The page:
What was the cause of this crisis?
Times seemed extremely good for NBFCs after demonetisation, as bank deposits hit record highs, banks newly flushed with cash looked for more avenues to give loans and NBFCs emerged as an obvious choice. As they were exempted from the RBI regulations, they chose not to pass on the rate cuts by the RBI to the final customer which they themselves enjoyed as a customer of the banks along with increasing the total interest collection by varying the prime lending rates. Mutual Funds and retail investors also continued to pour in money, ignoring the large liquidity and solvency risk (possession of liabilities in excess of assets) that was born by the NBFCs. Solvency risk was born on account of the chance of default by the borrower from the NBFC which in turn affected the ability of the NBFC to payback and the liquidity crisis was in the form of failure of meeting short term debt obligations and failure of raising fresh capital to continue operations, the very fundamental business-model of a NBFC.
The entire crisis began with Infrastructure Leasing & Financial Services Limited (IL&FS), a core investment company registered with the RBI that operates with its more than 250 subsidiaries, with 91,000 Crore in consolidated debt and several notable investors including Life Insurance Corporation (LIC), State Bank of India, ORIX Corp. Japan and Abu Dhabi Investment Authority. It began when IL&FS Transportation Networks India Limited (ITNL) delayed its repayment of 500 crore to SIDBI (Small Industries Development Bank of India) from 28th to 31st August, 2018. However, this is also classified as a default and investors became aware of the liquidity issues being faced by the IL&FS group. In the coming weeks, various subsidiaries of the group started defaulting on their debt repayments. The reason for this default was the complications in land acquisition being faced by the company after the passage of the 2013 land acquisition law (under this companies acquiring lands from farmers for government projects were required to bring a much higher percentage of affected individuals onboard) which made several projects being financed by the company unviable. Following the defaults, credit rating agencies abruptly downgraded IL&FS and its subsidiaries from high investment grade (AA plus) to non-investment grade and junk status in a matter of weeks, indicating large scale imminent default by the group. Due to this downgrade, many corporates, mutual funds that otherwise would have invested in commercial papers and Non-Convertible Debentures of the IL&FS group did not do so due the fear of the default created by their downgrade of credit rating. This became a self-fulfilling prophecy by the credit rating agencies and the group faced a liquidity crunch where not many people were ready to lend to them, lowering the liquidity available; which meant they had to raise money at higher interest rates which in-turn increased their likelihood of default, leaving even fewer people willing to lend money to them.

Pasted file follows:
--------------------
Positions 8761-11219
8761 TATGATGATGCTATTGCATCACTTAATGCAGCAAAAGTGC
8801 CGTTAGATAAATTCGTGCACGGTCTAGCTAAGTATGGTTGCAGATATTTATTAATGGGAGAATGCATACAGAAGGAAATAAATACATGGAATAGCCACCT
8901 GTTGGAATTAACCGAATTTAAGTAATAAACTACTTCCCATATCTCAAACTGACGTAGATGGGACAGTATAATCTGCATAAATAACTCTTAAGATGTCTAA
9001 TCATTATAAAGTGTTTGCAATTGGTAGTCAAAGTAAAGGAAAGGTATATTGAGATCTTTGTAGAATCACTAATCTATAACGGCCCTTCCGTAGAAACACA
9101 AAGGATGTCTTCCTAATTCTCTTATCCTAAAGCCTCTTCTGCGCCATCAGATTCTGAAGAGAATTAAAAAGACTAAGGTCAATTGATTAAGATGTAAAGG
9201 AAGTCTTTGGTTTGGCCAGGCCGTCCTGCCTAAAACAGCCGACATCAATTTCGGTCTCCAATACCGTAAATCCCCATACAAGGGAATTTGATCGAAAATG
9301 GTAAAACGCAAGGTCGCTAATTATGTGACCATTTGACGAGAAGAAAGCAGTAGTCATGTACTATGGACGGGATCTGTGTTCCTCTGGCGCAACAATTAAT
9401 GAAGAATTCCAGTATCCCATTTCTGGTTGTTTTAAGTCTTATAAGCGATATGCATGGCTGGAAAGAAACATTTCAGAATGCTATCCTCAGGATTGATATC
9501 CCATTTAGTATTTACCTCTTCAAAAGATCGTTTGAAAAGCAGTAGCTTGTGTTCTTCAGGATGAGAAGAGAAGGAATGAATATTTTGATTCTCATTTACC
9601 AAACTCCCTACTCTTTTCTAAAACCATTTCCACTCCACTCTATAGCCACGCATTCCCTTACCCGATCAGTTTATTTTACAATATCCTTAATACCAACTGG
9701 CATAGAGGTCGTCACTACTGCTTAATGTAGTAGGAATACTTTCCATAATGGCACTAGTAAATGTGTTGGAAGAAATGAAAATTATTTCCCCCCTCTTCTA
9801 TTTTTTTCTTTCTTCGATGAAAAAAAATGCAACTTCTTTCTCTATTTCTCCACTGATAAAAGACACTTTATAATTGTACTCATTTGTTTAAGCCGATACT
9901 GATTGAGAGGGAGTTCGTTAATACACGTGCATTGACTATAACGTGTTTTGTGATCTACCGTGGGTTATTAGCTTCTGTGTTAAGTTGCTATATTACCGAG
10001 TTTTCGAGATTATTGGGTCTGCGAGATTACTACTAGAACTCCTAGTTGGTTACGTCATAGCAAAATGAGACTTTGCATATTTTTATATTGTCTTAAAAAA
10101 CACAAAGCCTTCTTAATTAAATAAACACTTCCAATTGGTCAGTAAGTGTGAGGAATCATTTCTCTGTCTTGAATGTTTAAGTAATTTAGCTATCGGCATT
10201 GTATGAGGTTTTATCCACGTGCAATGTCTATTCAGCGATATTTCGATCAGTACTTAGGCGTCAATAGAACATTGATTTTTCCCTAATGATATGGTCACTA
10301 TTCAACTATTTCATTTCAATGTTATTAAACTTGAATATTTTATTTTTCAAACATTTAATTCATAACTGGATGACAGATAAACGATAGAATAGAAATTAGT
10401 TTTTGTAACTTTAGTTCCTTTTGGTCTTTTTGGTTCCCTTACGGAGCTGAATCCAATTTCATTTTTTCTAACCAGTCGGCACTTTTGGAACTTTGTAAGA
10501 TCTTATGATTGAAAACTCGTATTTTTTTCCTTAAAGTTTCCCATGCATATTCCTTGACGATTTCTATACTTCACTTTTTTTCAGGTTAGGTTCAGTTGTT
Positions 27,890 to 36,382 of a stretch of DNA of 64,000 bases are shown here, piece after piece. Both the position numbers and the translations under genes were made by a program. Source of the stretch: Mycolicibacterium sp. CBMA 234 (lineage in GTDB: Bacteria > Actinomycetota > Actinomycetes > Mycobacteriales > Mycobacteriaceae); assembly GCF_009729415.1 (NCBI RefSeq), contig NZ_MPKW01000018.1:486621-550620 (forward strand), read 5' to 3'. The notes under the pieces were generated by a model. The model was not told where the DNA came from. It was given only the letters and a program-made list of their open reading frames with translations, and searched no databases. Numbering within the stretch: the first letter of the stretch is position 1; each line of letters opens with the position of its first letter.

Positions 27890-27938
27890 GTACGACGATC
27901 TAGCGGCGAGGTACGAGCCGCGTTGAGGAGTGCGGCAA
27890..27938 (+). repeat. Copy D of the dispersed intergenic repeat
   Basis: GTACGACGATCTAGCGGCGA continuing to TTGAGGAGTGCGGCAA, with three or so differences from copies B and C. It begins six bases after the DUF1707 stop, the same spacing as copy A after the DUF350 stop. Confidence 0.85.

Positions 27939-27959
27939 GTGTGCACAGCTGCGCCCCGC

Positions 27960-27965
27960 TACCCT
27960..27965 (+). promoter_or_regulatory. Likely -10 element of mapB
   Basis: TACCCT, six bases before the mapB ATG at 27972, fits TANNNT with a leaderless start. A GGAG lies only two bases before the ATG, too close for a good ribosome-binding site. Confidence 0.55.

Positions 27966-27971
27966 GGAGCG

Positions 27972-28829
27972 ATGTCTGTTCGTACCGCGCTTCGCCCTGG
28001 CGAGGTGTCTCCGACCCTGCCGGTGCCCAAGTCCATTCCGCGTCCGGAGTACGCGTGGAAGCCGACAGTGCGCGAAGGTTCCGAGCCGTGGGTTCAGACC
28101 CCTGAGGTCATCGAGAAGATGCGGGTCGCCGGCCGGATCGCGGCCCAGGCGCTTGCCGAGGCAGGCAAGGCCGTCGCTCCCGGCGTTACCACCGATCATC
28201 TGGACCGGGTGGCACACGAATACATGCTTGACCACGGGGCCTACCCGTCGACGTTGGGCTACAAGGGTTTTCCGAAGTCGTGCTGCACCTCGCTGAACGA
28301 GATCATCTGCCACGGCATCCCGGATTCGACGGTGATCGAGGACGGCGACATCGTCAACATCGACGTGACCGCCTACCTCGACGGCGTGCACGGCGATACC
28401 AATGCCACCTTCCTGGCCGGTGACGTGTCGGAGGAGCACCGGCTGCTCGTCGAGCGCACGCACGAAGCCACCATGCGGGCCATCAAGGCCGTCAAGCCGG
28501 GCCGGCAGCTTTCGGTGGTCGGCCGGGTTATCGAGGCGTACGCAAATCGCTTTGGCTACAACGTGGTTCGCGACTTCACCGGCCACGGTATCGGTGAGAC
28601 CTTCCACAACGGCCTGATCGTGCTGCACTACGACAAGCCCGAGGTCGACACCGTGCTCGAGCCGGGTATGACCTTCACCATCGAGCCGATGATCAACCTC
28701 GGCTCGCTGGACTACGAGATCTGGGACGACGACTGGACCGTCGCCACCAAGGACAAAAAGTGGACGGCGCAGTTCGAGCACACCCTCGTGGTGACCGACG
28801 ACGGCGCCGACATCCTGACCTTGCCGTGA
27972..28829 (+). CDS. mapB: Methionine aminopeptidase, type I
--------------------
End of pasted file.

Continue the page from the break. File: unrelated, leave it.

Government Response to the fall of IL&FS
Seeing that IL&FS was a quasi-sovereign entity with major ownership of public sector banks, and its important role in funding vital infrastructure projects across the country; its demise would have been crushing for the economy and the already falling Indian stock market led by a downfall in shares of all NBFCs. To restore confidence in the markets and rescuing IL&FS both the RBI and the government were quick on their feet and sprang into action. RBI recognised the need of liquidity in the markets and infused around Rs. 36,000 crores via open market bond purchases (central bank purchases and sales of government securities in order to expand or contract the money in the banking system) ensuring that the financial institutions remain flushed with cash. On 1st October, 2018 the Government of India in a swift action took control of the company and sacked its disgraced board members, replacing them with bankers of unquestionable international repute. The board included Uday Kotak from Kotak Mahindra Bank and GC Chaturvedi among others. This was hailed as a major way of arresting the spread of the contagion to the financial markets and reviving trust in the NBFC sector.
Fall of DHFL a parallel tale